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Tiana Plotnikova on how to implement user-centric design in your business and bring it to the next level

Connecting with people, whether it’s through a digital screen or in-person, is a difficult art to master. Using a 3D space (along with all the sights and sounds that it enables) to immerse people and engender a certain feeling or mood is its own art form – called immersive experience design.

Tiana Plotnikova is a young and driven architectural and immersive experience designer who has done an impressive amount of work on projects around the world. Tiana sat down to answer some questions about her personal experiences within the industry, what she’s learnt, and what she predicts for the future of immersive design.

What was your story prior to working on immersive experience projects, and how did you get your start in this field?

I was working in architecture and urban design for quite a while, but I was always interested in applying my tech and design skills in other markets and industries. I think we are living in a day and age where traditional industries are constantly evolving, merging with other industries, and even forming new markets. These are really exciting times! This is one of the reasons why I did a masters in Entrepreneurship and Innovation – to gain a better understanding of how creative businesses emerge and evolve. It ended up perfectly complimenting my bachelor’s degree in architecture, as now I can implement both in my work – develop creative strategies for businesses and doing the design itself.

Can you explain the fundamentals of your work, the utility it has for businesses and what first steps you take when starting a new project?

I am very lucky because the work I do allows me to implement a holistic approach to everything I do. I consult the business (be it based in fashion, medicine or another field), analyse their business strategy, understand what they want to achieve and then develop an alternative strategy – be it a new office location, building a temporary installation for marketing or simply doing rebranding work. My work is usually focused on increasing sales, streamlining inefficient processes and providing artistic direction. If a business does not have a physical presence, I help them to develop a strategy of how to venture out beyond the digital realm if that fits their goals. Currently I am working with an LA based fashion start-up helping them do exactly that. Prior to this project I was working with a medical centre, developing UX design for their new spaces and creating a new marketing campaign. My role can be described as a user-centric designer / business consultant that comes in, looks at your business and finds a way to take it to the next level or push it in a new direction.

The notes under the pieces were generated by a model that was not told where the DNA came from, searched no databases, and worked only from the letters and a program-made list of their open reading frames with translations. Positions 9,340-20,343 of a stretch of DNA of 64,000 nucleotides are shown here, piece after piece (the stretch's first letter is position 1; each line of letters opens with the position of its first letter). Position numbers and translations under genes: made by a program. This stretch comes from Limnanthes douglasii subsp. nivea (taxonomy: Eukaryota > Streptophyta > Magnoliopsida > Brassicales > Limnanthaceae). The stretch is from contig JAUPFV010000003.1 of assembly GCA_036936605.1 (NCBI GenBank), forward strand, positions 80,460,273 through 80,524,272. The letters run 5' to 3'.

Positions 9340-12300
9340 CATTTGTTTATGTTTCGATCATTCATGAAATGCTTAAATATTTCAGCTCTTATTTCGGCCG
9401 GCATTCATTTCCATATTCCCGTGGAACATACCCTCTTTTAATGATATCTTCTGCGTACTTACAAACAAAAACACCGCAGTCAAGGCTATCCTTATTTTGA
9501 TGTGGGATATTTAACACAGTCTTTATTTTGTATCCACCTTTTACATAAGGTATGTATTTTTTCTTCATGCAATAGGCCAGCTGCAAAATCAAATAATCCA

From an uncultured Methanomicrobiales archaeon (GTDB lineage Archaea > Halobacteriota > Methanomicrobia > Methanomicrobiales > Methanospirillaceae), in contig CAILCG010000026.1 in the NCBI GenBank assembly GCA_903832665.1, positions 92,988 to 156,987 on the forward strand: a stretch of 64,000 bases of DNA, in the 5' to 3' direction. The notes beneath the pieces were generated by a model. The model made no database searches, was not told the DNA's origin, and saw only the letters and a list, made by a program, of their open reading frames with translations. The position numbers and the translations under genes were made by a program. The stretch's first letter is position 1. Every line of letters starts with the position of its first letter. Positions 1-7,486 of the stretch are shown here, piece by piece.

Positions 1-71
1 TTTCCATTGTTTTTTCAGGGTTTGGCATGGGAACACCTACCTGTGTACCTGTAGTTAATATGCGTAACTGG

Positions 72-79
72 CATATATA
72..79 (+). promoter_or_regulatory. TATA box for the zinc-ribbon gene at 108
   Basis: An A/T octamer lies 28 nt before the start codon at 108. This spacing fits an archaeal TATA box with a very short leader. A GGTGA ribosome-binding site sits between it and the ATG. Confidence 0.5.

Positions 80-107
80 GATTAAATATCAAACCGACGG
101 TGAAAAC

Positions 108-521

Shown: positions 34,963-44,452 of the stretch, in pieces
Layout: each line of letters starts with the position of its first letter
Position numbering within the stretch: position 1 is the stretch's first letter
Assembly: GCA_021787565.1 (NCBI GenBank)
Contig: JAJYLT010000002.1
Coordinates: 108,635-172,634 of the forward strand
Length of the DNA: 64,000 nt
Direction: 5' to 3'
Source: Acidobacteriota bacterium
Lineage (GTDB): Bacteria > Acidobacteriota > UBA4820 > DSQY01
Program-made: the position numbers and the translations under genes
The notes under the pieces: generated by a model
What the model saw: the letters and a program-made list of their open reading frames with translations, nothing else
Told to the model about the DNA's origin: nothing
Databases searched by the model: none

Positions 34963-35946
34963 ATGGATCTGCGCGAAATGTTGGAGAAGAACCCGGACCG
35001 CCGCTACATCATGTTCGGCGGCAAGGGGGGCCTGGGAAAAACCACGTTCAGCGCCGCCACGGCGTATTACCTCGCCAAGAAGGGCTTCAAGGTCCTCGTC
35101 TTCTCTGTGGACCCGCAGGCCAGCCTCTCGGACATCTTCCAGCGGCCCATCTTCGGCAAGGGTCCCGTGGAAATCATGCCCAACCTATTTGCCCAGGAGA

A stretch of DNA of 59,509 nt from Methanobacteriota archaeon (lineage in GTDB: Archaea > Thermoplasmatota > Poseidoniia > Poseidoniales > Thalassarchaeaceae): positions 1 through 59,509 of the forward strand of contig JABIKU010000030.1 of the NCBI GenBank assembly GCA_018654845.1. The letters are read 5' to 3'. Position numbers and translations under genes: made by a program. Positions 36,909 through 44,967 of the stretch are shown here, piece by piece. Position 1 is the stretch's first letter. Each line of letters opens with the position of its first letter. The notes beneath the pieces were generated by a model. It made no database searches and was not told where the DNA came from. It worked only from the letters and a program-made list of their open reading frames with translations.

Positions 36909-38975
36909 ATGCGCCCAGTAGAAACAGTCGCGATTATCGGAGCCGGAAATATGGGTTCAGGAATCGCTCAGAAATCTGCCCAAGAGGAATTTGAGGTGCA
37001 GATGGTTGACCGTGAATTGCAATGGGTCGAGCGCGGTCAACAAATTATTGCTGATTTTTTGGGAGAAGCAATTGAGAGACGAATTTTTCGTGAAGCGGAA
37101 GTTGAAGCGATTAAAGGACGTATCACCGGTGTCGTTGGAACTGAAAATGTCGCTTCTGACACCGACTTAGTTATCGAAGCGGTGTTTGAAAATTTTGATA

Have you found that cultural differences between the countries you’ve worked in have influenced your designs and/or approach to design?

Certainly there are a lot of cultural differences between Asia, Europe and the US that you need to adapt to, but I don’t think that those differences have a great impact on my creative work. My work has always been user-centric. I keep in mind the goals of the project, but I always think about the user, the experience that the person has with the business or a space and always ask myself – what can I do better to make them fall in love with this?

What is your personal favourite work that you’ve done in your portfolio?

My favourite commercial was for Huawei in China. It was a masterplan, so the initial UX strategy was challenging and complex, as the amount of user groups was over a hundred. I had to develop and consider various narratives and timelines that later translated into my final design. My favourite personal project was Pyramiden, the installation where I merged art, architecture and tech – the trio that I am usually most excited about when it comes to my work.

How do you assist businesses and the public sector in developing user experience and design strategies that they can continue using into the future?

The process of work is the same for businesses and the public sector. If it is something as big as a masterplan design (a region of an emerging city or a campus for a business), then I consider a wide variety of factors. I usually do programmatic and quantitative forecasting first – I try to understand how the client sees their project functioning into the future, how it evolves over time, and the number & type of user groups it will cater to. My design tailors to potential opportunities and new users. To be successful, it must be flexible, adaptive and accommodating of future needs.

What are some predictions you have about the field and careers in immersive experience design? What it will look like in 5 years?

I feel that we are living in an era when many industries are merging, transforming and therefore creating new opportunities that we couldn’t even think of. The strongest unification is happening between design, business and tech. The professions are becoming more fluid as they require an increasingly holistic problem-solving approach. Businesses are also trying to hire people from various academic backgrounds to facilitate innovation. We have so much to learn from each other! The medici effect did not happen between people of the same profession, it happened when people with various cultural and professional backgrounds worked together. This is what I think is happening now and I believe this trend will continue into the future.

Thank you Tiana for sharing your thoughts with us!
You can follow up with Tiana Plotnikova at www.tianaplotnikova.com

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